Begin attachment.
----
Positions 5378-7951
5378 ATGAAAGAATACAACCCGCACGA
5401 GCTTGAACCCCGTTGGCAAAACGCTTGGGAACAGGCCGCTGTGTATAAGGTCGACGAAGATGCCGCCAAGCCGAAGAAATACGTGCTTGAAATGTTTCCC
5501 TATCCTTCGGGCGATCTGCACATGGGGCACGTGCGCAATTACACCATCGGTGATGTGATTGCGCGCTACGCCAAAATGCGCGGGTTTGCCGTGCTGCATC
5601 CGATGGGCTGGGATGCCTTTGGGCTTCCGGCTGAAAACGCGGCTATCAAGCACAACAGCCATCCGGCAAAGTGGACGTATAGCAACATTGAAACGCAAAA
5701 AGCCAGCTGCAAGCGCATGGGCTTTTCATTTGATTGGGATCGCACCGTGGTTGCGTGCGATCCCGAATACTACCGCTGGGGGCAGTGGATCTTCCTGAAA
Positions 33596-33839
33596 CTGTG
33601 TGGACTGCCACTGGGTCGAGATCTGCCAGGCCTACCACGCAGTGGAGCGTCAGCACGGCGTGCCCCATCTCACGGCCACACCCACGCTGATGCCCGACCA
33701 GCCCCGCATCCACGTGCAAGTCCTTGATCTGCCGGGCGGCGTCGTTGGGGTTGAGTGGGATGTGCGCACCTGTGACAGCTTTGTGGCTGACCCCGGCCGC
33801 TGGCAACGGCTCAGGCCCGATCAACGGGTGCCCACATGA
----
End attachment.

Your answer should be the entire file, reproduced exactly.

Positions 5378-7951
5378 ATGAAAGAATACAACCCGCACGA
5401 GCTTGAACCCCGTTGGCAAAACGCTTGGGAACAGGCCGCTGTGTATAAGGTCGACGAAGATGCCGCCAAGCCGAAGAAATACGTGCTTGAAATGTTTCCC
5501 TATCCTTCGGGCGATCTGCACATGGGGCACGTGCGCAATTACACCATCGGTGATGTGATTGCGCGCTACGCCAAAATGCGCGGGTTTGCCGTGCTGCATC
5601 CGATGGGCTGGGATGCCTTTGGGCTTCCGGCTGAAAACGCGGCTATCAAGCACAACAGCCATCCGGCAAAGTGGACGTATAGCAACATTGAAACGCAAAA
5701 AGCCAGCTGCAAGCGCATGGGCTTTTCATTTGATTGGGATCGCACCGTGGTTGCGTGCGATCCCGAATACTACCGCTGGGGGCAGTGGATCTTCCTGAAA
Positions 33596-33839
33596 CTGTG
33601 TGGACTGCCACTGGGTCGAGATCTGCCAGGCCTACCACGCAGTGGAGCGTCAGCACGGCGTGCCCCATCTCACGGCCACACCCACGCTGATGCCCGACCA
33701 GCCCCGCATCCACGTGCAAGTCCTTGATCTGCCGGGCGGCGTCGTTGGGGTTGAGTGGGATGTGCGCACCTGTGACAGCTTTGTGGCTGACCCCGGCCGC
33801 TGGCAACGGCTCAGGCCCGATCAACGGGTGCCCACATGA